Sometimes called a medical directive, this is a legal document that names your healthcare power of attorney (more on that below) and specifies the actions you want to be taken in various medical scenarios where you are no longer able to make decisions yourself. This is where you will have the opportunity to forbid certain treatments or direct the course of healthcare you prefer, helping to relieve some of the burdens of tough end-of-life decisions for your family.

Make Final Arrangements

To simplify the process and provide support to grieving descendants, you should leave clear and detailed instructions for your funeral and memorial services, as well as your preferences regarding organ donation and burial method. If you have opted to skip life insurance, you should also open an account specifically to cover the cost of the funeral arrangements you would like.

Name Your Financial and Healthcare Powers of Attorney

Your financial power of attorney will have the ability to buy or sell assets, access your accounts, and make decisions regarding your finances if you become incapacitated or are otherwise unable to do so yourself. Similarly, your healthcare power of attorney who is named in our Advance Health Care Directive will have the power to make decisions regarding care as well as authorize operations or the withdrawal of life support if your predetermined criteria are met.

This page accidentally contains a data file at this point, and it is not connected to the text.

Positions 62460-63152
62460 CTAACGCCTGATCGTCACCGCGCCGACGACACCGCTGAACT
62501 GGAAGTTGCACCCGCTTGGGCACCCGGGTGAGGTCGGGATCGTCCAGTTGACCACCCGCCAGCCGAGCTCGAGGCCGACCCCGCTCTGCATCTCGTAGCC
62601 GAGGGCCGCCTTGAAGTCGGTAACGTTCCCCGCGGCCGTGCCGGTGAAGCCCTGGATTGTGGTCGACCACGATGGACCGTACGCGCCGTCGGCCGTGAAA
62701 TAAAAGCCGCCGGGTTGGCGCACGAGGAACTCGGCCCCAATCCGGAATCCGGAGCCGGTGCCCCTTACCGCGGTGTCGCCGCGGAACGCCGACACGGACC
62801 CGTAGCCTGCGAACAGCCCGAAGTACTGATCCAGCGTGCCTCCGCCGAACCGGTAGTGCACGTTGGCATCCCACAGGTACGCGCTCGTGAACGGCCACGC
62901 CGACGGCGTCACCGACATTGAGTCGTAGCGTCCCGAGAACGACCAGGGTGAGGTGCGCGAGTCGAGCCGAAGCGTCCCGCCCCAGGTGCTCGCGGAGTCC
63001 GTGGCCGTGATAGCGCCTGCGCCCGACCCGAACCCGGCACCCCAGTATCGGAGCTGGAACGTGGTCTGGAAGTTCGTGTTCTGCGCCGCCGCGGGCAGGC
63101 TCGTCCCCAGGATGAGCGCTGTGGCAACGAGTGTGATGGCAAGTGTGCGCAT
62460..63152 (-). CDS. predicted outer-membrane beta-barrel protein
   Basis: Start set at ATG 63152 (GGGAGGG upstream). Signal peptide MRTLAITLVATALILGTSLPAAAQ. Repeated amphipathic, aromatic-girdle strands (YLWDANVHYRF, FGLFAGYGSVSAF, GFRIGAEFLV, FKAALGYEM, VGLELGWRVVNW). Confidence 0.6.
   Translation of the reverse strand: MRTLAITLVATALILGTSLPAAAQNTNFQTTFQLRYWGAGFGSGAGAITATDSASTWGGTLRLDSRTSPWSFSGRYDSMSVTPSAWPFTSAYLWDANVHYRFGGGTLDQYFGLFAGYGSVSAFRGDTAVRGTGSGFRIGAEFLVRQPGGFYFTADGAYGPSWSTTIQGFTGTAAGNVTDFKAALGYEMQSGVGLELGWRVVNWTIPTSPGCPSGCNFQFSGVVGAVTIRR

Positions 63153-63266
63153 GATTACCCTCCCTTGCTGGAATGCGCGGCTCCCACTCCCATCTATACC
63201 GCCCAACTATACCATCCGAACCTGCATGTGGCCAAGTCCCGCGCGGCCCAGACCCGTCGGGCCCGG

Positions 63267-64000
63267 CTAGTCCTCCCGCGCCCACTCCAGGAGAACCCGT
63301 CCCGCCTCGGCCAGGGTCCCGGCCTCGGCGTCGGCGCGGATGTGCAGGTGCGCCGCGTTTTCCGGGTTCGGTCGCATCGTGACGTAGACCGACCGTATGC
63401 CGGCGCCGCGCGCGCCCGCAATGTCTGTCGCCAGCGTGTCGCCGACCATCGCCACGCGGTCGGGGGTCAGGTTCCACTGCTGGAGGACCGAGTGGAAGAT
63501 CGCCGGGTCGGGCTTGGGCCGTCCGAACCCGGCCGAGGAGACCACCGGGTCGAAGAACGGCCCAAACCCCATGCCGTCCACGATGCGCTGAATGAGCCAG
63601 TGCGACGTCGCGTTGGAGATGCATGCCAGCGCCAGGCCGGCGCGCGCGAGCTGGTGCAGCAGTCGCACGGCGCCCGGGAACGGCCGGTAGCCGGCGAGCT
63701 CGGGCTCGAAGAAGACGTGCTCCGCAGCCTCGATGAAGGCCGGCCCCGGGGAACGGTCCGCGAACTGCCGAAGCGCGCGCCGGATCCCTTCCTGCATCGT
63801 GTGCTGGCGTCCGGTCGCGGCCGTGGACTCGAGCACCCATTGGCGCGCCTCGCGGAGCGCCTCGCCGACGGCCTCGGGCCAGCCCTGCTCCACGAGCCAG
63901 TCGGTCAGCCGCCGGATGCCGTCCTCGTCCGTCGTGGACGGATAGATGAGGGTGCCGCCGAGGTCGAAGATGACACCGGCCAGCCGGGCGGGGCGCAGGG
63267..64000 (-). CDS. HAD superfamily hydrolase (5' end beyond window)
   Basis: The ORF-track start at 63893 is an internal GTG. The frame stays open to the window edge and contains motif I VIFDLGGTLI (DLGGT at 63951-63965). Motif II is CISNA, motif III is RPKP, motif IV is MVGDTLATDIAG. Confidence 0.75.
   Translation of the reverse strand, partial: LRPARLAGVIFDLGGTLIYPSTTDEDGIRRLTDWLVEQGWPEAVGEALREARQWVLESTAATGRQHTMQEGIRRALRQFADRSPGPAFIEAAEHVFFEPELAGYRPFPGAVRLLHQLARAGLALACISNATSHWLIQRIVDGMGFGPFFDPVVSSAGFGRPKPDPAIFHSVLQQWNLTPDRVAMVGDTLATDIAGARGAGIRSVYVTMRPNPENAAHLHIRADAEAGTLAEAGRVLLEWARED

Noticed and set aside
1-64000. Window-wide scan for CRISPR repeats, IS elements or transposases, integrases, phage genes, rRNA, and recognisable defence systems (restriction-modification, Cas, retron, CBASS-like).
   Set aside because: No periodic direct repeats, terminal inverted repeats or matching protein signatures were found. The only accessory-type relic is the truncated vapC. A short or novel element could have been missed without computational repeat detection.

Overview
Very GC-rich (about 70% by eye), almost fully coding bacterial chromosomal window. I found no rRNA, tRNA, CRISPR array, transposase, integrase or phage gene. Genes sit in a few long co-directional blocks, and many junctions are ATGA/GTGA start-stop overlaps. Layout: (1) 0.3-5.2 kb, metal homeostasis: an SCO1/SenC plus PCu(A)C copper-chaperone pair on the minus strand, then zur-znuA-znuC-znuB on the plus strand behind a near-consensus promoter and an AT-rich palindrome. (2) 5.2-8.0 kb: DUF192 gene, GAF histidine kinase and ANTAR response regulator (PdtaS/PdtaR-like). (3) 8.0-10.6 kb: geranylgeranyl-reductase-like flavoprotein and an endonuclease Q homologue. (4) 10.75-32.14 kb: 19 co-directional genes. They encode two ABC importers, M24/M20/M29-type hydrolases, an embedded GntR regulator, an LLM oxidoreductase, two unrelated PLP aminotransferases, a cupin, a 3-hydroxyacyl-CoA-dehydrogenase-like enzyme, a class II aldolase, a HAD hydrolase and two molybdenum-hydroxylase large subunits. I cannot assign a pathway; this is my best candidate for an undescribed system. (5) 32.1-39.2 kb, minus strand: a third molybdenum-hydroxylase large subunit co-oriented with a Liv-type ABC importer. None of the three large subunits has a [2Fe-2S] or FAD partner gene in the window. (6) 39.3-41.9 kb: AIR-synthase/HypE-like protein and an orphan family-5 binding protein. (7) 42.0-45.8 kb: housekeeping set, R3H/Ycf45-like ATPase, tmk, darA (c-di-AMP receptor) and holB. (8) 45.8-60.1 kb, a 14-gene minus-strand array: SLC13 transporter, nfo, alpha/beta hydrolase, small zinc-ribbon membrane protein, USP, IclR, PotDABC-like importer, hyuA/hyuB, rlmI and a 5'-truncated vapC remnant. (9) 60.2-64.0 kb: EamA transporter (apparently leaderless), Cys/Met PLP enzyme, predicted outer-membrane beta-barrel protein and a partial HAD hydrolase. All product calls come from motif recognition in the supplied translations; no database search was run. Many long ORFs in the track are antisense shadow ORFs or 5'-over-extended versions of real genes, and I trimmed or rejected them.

This can be the same person or two different people but either way, choose someone you trust to handle your affairs in accordance with your wishes. If you are not comfortable giving unrestrained power of attorney for either your finances or your healthcare, you can create a limited power of attorney. This document allows you to set limitations on what powers you are granting. You can specify exactly which kind of decisions they will be able to make and which they cannot.  A limited power of attorney might seem wise, but if unforeseen circumstances necessitate actions you have not specifically authorized then a costly court proceeding may be required.

Name a Guardian for Your Children

If your children are still underage, you need to name a guardian in your will. In addition, you may want to leave instructions to guide your guardian and children as your children grow up. 

The guardian may also be the person who manages any property or accounts you are leaving for your children until they reach majority, which in most states is 18.   However, if you prefer, the person who manages your children’s inheritance can be different from the person you name to be their guardian, subject to the court’s approval. The property guardian will be supervised by the court.